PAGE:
(Updates at the end)
In 2006, some of the interesting conversations at OSCON were around the relevancy of the open source definition when it came to software-as-a-service. Tim O’Reilly suggested open source licenses are obsolete, in the sense that “because their conditions are all triggered by the act of software distribution, they fail to apply to many of the most important types of software today, namely Web 2.0 applications and other forms of software as a service.”
He’s reacting to this Jeff Vance piece: “Ten Leading Open Source Innovators,” which included a number of companies that either don’t use an OSI-approved license, or don’t provide source code at all but sell software to run on open source platforms. (He also points to Chris DiBona’s similar complaint: “My outrage is quite present, I assue you“).
Can you really call yourself open source if you haven’t opened the source? I don’t think so. There’s a flood of “open source” companies selling things that work on open source but which aren’t open source themselves. I think these are proprietary products, not open source. That’s been the attitude that helped me select talks for OSCON–I only want open source products talked about. My rule of thumb is that the audience should be able to download, compile, and use the software that is talked about.
I think this is much too literal a definition of what the phrase “an open source company” can mean. While I can understand the need to preserve a meaningful definition of open source software, is it meaningful to maintain a distinction between open source and non-open-source companies?
Is the difference one of degree (what percentage of the software being discussed can be accessed as source code and used without restriction) or kind (some more fundamental difference of mission or organizing principle)?
I often describe Optaros as “an open source consulting company” – but that doesn’t mean that all of the solutions we’ve delivered to clients are 100% open source. (<disclaimer>I speak for myself here, not as a company spokesperson</disclaimer>).
We encourage clients, when custom coding is necessary to extend or enhance an open source project in the process of developing a solution, to contribute that code (or allow us to do so) to the appropriate communities. Many of the solutions we’ve built are hybrids of open and proprietary software, and clients have the right to not release enhancements they make, or pay to have made, to open source projects. (Even under GPL v2, modification for private use – not distribution – does not require source code release).
Would or should we (or anyone else in the same scenario) be prevented from speaking at OSCON about a solution we delivered, if source code cannot be provided for some portions of the total solution?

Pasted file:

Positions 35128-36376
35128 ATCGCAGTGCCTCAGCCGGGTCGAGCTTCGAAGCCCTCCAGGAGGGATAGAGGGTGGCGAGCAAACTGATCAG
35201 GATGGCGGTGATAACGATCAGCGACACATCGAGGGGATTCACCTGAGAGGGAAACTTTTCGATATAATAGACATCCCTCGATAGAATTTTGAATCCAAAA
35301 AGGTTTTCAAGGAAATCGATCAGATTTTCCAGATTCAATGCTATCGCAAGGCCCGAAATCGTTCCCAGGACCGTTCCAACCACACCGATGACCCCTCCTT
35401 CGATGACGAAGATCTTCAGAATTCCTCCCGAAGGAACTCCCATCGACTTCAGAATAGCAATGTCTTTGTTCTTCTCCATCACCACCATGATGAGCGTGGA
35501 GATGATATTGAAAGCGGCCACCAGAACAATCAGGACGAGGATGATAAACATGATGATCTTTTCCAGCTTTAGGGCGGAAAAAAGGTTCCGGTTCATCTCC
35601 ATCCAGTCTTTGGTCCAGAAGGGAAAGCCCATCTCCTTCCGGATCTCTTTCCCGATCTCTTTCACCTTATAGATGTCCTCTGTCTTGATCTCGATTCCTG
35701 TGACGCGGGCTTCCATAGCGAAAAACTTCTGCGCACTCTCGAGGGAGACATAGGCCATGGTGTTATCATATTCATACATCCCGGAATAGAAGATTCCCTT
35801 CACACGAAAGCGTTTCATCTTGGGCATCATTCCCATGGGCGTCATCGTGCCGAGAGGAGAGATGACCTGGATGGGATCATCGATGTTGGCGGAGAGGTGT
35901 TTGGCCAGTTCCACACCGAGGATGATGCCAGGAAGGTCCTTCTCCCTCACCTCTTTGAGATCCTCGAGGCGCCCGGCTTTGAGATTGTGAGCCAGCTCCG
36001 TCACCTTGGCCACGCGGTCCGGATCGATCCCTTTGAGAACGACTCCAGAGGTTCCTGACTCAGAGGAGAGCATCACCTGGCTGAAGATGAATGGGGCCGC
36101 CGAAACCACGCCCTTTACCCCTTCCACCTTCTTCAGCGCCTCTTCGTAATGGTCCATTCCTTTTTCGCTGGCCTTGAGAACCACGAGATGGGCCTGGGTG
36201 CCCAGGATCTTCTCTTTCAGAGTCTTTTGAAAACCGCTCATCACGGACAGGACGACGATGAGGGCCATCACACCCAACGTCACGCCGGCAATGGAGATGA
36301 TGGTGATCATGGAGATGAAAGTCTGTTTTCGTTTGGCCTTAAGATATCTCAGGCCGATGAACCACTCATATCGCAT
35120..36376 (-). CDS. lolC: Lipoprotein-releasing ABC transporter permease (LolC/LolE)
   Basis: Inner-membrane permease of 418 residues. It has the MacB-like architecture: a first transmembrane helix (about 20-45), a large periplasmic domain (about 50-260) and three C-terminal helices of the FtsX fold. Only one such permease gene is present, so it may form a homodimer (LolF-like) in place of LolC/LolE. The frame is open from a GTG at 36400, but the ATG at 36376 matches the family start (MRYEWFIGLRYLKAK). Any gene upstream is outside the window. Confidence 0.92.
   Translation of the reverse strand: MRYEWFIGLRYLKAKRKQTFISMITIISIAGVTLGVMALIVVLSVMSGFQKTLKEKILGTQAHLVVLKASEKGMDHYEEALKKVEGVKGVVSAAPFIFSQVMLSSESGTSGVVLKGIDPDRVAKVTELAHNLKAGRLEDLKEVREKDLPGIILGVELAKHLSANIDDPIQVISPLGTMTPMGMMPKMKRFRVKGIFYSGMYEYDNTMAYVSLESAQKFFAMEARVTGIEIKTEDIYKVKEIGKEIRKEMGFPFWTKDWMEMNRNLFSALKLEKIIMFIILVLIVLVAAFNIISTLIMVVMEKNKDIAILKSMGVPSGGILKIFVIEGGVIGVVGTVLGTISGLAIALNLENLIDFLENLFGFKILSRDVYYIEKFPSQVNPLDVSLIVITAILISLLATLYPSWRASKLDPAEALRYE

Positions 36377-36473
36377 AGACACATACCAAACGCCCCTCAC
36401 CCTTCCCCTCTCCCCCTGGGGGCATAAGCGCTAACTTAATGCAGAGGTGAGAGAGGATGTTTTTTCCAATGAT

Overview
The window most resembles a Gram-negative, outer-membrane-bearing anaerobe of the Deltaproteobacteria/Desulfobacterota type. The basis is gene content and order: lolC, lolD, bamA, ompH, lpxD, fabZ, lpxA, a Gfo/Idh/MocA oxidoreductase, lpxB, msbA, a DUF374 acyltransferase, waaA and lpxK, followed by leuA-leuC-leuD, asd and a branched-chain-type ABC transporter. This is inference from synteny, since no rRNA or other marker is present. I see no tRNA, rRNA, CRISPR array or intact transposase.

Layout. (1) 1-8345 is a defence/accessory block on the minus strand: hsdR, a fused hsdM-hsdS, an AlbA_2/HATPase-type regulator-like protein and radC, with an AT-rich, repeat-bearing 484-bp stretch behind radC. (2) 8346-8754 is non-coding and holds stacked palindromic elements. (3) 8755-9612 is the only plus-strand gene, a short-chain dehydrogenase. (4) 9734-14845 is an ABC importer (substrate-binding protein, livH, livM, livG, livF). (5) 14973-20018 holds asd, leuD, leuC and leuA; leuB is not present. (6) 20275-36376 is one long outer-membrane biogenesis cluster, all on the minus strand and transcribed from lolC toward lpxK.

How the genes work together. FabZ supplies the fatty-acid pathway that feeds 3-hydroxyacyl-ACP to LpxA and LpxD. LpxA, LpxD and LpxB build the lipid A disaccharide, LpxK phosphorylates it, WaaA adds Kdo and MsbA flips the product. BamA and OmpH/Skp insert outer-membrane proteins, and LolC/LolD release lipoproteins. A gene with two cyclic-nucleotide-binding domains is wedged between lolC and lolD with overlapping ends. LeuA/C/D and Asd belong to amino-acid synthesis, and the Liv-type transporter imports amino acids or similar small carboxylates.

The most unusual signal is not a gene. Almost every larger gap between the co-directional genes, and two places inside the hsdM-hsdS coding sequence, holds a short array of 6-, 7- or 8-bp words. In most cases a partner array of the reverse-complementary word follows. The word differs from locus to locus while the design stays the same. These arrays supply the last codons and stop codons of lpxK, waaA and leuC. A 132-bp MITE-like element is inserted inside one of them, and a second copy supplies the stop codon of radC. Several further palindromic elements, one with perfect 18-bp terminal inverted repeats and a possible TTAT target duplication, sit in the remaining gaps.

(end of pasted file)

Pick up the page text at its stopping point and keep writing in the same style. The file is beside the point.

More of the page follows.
What if the solution utilizes proprietary (third-party purchased) software for some specific, but not solution-critical piece?
(Former Optaros colleague) Stephen Walli suggests that the need is to distinguish between projects and products:
First, software projects are interesting buckets of technology. These projects have users and contributors, i.e. a community. Open source has a definition. So does free software. If these projects are open source or free software, then they meet one (or both) of these definitions. Pretty simple really.
Second, products are packaged, installable, tested, documented, supported, and maintained for customers. Companies build products as part of their value proposition to their customers. Another way to say this is that customers buy solutions, not software. Still pretty simple.
So what would it mean, in this context, to consider Optaros an “Open Source Consulting Company,” or an “Open Source Systems Integrator”?
It means we create solutions for customers, leveraging open source projects where possible. We are users, participants, and often contributors in various open source projects, but to our clients we are first and foremost the designers and developers of solutions.
Fellow Optaros employee Lukas Kahwe Smith argues that “any company can call itself an ‘open source company’ if its business model depends on being in good standing with an active open source community.” Certainly broadens the conversation, but might be a tough test to apply consistently, since it would be a difficult claim to prove or disprove.
Stephen O’Grady wieghs in reluctantly – “ItÃ¢â‚¬â„¢s sort of tough to be an ‘open source’ analyst and not weigh in on the subject, much as I donÃ¢â‚¬â„¢t like the idea” – and notes that he finds it “difficult to get worked up about firms that want to take a halfway approach in the meantime, as long as theyÃ¢â‚¬â„¢re a net positive to the open source ecosystem as a whole” – which is in line with Lukas’ perspective, but again difficult to measure. (Was Novell’s deal with Microsoft a net positive to the open source ecosystem?)
Matt Asay put forth this definition: To be “an open source company”:
The company must actually release code as part of its core business. There must be both open source risk and reward in the code it writes and releases. There must be, in other words, some burning of the boats; otherwise, you’re a non-disruptive member of history, not the future. And I believe open source is all about disruption.
This is a kind of mixture of difference-in-degree and difference-in-kind: if you release the important parts (“as part of its core business”) not just some extraneous or insignificant parts, you’re a “real” open source company.